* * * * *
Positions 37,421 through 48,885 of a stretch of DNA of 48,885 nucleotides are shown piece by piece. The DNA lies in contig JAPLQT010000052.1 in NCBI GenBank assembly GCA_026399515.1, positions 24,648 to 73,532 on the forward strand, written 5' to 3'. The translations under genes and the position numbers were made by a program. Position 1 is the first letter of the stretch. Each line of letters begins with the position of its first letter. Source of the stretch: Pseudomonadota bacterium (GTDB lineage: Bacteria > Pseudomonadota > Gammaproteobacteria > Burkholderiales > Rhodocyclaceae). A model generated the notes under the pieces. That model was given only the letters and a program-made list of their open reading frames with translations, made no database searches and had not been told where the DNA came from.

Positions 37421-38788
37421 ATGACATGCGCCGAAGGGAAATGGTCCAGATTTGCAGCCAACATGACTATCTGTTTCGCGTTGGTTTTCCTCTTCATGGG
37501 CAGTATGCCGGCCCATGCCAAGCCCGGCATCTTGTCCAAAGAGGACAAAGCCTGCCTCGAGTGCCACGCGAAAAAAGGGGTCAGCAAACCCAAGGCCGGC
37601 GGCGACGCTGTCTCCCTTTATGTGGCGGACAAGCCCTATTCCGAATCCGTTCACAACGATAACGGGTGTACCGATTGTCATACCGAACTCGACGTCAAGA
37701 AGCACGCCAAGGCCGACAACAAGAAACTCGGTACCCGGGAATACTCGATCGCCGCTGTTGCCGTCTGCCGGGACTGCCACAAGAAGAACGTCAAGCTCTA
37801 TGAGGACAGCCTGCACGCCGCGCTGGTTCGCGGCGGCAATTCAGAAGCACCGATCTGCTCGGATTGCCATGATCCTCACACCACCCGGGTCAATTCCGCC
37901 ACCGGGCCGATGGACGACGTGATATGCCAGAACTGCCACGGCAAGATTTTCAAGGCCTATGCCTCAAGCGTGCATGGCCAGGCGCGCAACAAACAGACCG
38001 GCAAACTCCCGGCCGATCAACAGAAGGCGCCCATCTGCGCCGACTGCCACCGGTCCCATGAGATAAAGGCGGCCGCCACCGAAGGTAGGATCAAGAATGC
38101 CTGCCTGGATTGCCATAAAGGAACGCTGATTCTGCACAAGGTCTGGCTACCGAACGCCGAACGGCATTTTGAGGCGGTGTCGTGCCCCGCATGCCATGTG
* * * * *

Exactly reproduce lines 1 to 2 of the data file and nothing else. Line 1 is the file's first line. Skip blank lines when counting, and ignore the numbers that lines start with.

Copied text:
Positions 37,421 through 48,885 of a stretch of DNA of 48,885 nucleotides are shown piece by piece. The DNA lies in contig JAPLQT010000052.1 in NCBI GenBank assembly GCA_026399515.1, positions 24,648 to 73,532 on the forward strand, written 5' to 3'. The translations under genes and the position numbers were made by a program. Position 1 is the first letter of the stretch. Each line of letters begins with the position of its first letter. Source of the stretch: Pseudomonadota bacterium (GTDB lineage: Bacteria > Pseudomonadota > Gammaproteobacteria > Burkholderiales > Rhodocyclaceae). A model generated the notes under the pieces. That model was given only the letters and a program-made list of their open reading frames with translations, made no database searches and had not been told where the DNA came from.

Positions 37421-38788